|Publication number||US4703171 A|
|Application number||US 06/795,098|
|Publication date||Oct 27, 1987|
|Filing date||Nov 5, 1985|
|Priority date||Nov 5, 1985|
|Publication number||06795098, 795098, US 4703171 A, US 4703171A, US-A-4703171, US4703171 A, US4703171A|
|Inventors||William Kahl, Richard Settanni|
|Original Assignee||Target Concepts Inc.|
|Export Citation||BiBTeX, EndNote, RefMan|
|Patent Citations (5), Referenced by (92), Classifications (11), Legal Events (4)|
|External Links: USPTO, USPTO Assignment, Espacenet|
This invention relates to lighting control systems and, more particularly, to lighting control systems which operate automatically to provide illumination when a room is occupied.
Up to 50% of the electric energy costs for a commercial building are for lighting. Much of this cost is wasted, either because the area illuminated in the building is unoccupied or is sufficiently illuminated during daylight hours by sunlight passing through windows. Some static methods have been used to improve the situation. These include removing lamps from certain fixtures and using lamps which are more efficient than conventional incandescent and fluorescent lights. However, in more recent years automatic lighting control systems have been used.
These automatic systems adjust the amount of electrically generated illumination in response to the ambient sunlight available and also automatically turn off the lights when the room or area is unoccupied.
A simple form of automated control employs computers or timers to turn the lights on and off at preset times. This occurs so that after working hours the lights are not accidentally left on. The problem with such a system is that frequently it is necessary to have the lights on at night for maintenance and cleaning personnel, as well as regular employees who must work late.
A more sophisticated system uses photodiodes to control the lighting system based on available ambient lighting. Such a system can turn off unneeded lights or dim their output when sufficient sunlight is available. An example of such a system is disclosed in U.S. Pat. No. 4,383,288 of Hess, et al.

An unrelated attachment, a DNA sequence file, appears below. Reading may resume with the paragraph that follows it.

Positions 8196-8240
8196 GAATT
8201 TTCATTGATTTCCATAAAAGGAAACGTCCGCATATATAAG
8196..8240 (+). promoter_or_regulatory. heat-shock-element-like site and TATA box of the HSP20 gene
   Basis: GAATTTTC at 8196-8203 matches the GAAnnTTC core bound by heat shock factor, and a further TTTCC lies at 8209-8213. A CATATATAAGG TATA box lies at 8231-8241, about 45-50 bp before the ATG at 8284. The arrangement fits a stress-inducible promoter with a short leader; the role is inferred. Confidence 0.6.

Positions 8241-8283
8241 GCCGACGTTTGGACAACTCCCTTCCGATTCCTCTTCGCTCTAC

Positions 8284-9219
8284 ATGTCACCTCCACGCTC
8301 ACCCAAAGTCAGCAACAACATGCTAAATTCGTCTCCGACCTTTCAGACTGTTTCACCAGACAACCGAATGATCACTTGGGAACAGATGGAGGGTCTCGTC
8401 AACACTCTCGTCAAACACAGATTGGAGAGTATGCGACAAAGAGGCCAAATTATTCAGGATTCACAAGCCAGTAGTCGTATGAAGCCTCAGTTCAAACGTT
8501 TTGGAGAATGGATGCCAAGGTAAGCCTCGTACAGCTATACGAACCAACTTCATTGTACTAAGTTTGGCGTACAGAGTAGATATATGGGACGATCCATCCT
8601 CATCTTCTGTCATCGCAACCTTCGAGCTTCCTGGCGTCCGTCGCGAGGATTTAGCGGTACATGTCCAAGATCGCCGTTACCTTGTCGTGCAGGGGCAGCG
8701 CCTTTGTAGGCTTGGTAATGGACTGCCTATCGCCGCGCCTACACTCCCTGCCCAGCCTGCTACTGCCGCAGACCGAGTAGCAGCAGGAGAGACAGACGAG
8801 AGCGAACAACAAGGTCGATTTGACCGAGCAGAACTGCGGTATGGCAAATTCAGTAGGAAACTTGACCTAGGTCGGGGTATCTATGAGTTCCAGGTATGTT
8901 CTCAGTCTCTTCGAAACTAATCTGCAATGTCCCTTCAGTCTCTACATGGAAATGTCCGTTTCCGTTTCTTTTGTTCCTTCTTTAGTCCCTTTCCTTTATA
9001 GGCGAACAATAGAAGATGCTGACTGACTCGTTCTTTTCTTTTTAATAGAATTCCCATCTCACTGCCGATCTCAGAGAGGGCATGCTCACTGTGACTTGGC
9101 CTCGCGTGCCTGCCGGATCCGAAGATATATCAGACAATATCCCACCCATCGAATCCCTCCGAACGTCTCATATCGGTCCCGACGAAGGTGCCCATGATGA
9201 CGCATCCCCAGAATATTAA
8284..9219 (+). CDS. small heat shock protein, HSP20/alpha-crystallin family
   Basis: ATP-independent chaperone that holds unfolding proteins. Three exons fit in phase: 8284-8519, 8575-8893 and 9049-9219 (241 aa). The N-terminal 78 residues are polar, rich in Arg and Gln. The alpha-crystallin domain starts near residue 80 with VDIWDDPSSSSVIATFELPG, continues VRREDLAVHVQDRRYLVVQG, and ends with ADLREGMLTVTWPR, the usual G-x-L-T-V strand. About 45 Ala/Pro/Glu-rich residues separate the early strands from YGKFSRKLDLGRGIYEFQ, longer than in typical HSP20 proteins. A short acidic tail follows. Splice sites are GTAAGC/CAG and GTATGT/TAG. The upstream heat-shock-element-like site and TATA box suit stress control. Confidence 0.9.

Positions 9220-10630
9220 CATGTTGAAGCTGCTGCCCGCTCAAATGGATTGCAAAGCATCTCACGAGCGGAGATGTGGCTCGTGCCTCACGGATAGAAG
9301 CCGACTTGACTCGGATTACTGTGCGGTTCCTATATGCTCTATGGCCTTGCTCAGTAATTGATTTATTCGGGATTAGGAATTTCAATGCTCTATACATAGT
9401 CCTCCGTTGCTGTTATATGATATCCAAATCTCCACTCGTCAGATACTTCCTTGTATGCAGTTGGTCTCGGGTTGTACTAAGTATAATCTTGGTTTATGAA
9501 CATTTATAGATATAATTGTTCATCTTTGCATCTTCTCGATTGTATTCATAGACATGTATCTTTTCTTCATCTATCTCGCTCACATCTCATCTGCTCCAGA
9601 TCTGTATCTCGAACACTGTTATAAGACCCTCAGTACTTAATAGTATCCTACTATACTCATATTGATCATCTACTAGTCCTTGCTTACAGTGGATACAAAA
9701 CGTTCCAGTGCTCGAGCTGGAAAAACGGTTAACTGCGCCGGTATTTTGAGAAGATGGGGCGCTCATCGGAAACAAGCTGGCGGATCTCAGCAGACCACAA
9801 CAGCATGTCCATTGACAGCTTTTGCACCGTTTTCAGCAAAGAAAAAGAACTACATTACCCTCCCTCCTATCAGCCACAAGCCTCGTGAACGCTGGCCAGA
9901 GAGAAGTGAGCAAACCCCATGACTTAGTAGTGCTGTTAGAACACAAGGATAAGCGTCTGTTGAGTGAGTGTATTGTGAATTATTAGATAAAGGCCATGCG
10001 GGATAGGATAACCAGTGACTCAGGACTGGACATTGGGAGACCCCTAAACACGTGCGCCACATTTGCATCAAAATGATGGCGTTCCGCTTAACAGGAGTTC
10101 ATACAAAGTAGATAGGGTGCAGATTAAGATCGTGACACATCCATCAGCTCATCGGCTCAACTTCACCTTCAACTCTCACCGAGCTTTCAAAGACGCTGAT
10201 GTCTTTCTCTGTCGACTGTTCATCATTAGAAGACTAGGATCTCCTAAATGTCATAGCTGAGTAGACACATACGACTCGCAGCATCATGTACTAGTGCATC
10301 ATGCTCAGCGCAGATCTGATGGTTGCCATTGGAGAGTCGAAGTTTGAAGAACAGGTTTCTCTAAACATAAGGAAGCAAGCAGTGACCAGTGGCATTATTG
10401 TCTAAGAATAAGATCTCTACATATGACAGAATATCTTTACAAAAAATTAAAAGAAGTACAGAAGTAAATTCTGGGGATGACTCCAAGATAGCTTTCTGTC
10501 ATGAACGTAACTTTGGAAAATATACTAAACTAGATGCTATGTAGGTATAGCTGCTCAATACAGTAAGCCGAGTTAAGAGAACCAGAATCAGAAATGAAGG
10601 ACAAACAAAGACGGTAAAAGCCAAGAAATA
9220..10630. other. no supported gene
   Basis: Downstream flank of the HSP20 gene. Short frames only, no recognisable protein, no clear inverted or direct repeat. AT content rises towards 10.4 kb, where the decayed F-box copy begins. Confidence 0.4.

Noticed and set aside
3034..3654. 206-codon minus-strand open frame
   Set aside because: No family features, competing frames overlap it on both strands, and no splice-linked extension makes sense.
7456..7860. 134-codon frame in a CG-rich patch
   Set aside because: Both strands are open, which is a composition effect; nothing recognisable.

With photodetector type lighting control systems, there is still wasted energy because lights are not turned off in unoccupied areas. One way of correcting this is by incorporating occupancy detectors into the control system. Such detectors may operate by utilizing ultrasonic or infrared detectors. These devices use shifts in received ultrasonic or infrared energy to indicated movement of a person into and within the area. If no movement is detected within a particular period of time, the system turns off the lights in the area.
Commercial examples of ultrasonic control systems are sold under the tradename Enertron UD and Light-O-Matic Model 01-071. These devices, however are subject to false triggering due to noise vibrations unrelated to the occupancy of the room. Thus they are inaccurate and highly unreliable.
Lighting systems controlled by passive infrared sensors are much less sensitive to extraneous signals than ultrasonic models. Commercial versions of these systems are sold by United technologies under the name Infracon. This type of device, however, can only cover an arc of about 60° because passive infrared detectors are characterized by a lambertian distribution of sensitivity. In particular the sensitivity decreases as the cosine of the angle from the optical axis. Thus at an angle of 30° from the optical axis the sensitivity is only half what it is at the center. As a result the signal-to-noise ratio is decreased at the edges of a 60° arc and the effectiveness of the detector is lessened.
One way to improve the effective arc of an infrared detector is to employ a lens to direct the heat energy from a wider angle into the effective area of the lens. Such a system is sold under the name LightWatch by Colorado Electro-Optics. This device uses two Fresnel lenses and has an effective arc of about 90°.
In a typical room the most useful detector would be a passive infrared type with an effective arc approaching at least 180°. In such an arrangement the detector could be located near one wall and could scan the entire room for heat changes that indicate occupancy of the room. However, there are no known prior art detectors with this capability.
The present invention is directed to the provision of wide-angle fields of view for a passive infrared detector utilized in lighting control systems. This extended field of view is achieved with an optical system employing curved, contiguous segmented, off-axis lenses.
In an illustrative embodiment of the invention lights in a room or area are turned on and off automatically depending on whether the room or area is occupied. Occupancy in the room is detected by means of a passive infrared sensor. Whenever the detector indicates that there is a change in the heat received within its field of view, a signal is produced in a circuit means which causes the lights in the room to be turned on. The lights remain in the on condition for a fixed period of time, e.g., a few minutes, and then turn off unless there are additional changes in the heat received by the detector, which would indicate movement of an occupant within the room.